It makes you wonder how closely David Kahn has payed attention to the NBA over the last few years. If he had, he would have seen the evidence that Milicic is just not cut out for the NBA. Three years ago Memphis gave Darko a 3 year $21m deal, and he failed to live up to it. In spite of this, Kahn saw fit to reward him with a 4 year $20m deal. Did we all miss something; does Kahn know something we don’t? Who am I kidding; this guy is the new ‘Isiah Thomas’. Minnesota fans don’t deserve this.

Joe Johnson (six-years, $124m), Hawks
The Atlanta Hawks better get comfortable being on the outside looking in, because that’s where they are going to stay with this decision. $124m for the guy who averaged 11.8ppg in the second round whitewash against Orlando? That’s no franchise player. The evidence is there; ignore it at your peril.

Drew Gooden (five-years, $32m), Bucks
This is a staggering amount for a guy that is about to play for his 9th different team in 9 seasons. And who exactly were they bidding against? His biggest strength is his rebounding but he far too often looks for his shot, not seeming to recognise his limitations on the offensive end. One positive; that won’t fly under coach Skiles.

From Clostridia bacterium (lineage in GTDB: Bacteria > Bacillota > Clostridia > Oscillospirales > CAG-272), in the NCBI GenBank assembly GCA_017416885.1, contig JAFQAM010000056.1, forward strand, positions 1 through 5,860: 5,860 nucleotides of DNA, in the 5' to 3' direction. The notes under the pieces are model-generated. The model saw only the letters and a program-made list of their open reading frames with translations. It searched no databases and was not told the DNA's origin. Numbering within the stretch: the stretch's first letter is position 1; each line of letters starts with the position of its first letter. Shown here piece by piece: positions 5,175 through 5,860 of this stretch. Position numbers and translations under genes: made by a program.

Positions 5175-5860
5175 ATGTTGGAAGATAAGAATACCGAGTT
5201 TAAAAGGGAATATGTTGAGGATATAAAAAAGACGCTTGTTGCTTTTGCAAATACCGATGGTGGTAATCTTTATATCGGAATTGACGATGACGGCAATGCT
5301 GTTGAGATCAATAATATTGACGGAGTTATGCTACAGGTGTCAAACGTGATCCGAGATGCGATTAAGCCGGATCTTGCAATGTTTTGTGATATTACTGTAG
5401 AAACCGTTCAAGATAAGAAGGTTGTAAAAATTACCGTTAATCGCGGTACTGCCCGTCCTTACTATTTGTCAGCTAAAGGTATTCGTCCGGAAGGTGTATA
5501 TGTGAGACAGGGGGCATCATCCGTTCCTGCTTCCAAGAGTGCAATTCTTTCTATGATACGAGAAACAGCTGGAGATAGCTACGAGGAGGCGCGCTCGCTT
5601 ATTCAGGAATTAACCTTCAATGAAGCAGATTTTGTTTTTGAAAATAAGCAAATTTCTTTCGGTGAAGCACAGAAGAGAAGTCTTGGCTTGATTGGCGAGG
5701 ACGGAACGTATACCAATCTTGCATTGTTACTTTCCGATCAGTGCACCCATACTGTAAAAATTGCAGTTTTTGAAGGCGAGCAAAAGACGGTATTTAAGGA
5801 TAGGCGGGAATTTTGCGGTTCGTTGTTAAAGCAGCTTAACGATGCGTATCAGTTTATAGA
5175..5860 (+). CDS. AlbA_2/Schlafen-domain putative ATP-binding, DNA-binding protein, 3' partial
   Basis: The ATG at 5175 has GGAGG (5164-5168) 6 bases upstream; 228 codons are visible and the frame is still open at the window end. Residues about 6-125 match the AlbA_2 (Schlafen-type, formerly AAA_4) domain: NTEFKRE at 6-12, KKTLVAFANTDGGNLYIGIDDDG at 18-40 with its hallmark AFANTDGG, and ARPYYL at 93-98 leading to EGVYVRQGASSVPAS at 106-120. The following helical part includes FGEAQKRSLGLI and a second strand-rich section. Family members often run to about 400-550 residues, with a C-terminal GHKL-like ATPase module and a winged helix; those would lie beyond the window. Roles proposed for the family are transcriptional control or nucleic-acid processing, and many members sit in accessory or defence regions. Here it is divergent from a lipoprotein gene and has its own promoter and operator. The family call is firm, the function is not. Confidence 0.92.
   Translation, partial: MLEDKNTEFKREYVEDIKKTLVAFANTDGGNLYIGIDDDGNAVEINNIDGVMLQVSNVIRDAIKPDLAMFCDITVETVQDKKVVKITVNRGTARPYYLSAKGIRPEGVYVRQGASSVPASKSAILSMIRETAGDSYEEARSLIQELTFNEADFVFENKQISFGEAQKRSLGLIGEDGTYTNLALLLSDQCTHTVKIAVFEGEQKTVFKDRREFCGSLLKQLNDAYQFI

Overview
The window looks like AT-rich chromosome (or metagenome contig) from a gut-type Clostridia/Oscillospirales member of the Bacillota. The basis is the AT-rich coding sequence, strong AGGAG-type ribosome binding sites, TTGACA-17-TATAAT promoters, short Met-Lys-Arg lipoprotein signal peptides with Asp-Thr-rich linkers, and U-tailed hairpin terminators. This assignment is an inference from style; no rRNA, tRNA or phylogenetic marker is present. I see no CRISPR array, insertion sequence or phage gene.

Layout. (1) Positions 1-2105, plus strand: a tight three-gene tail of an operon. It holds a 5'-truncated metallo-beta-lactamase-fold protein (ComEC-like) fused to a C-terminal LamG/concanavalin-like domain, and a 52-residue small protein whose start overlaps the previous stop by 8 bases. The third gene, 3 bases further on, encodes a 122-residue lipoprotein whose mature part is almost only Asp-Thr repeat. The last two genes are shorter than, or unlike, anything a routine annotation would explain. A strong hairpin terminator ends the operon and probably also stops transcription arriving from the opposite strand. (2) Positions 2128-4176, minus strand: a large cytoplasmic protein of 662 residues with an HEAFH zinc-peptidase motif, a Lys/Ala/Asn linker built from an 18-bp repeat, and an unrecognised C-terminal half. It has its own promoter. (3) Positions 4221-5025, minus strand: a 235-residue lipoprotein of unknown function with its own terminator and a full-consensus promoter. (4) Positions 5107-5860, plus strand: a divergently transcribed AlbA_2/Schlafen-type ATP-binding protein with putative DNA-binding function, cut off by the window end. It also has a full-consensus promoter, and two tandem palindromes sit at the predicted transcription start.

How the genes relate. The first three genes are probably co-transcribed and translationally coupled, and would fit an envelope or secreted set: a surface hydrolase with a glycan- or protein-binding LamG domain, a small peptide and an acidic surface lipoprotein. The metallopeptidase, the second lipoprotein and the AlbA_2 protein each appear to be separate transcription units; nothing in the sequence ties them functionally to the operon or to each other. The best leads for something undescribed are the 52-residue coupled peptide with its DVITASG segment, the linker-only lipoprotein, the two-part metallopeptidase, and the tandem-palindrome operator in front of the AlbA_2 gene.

Udonis Haslem (five-years, $20m), Heat

Re-signing Haslem solidified this team as a true title contender right off the bat. He’s a warrior and the perfect complement to the Miami Big 3. Staying in Miami for far less than market value also says a lot about the guy. His sacrifice will be rewarded.

Matt Barnes (two-years, $3.6m), Lakers
Matt Barnes should be a very bitter man. The one guy who actually deserved a payday once again got screwed, while the likes of those above were showered in undeserved millions. You don’t win championships in this league without a guy like Barnes, and it’s quite perplexing as to why no one wants to pay him. But he landed on his feet in LA where he will finally get the recognition he deserves, just not the payday. Shame.

Ronnie Brewer (three-years, $12.5m), Bulls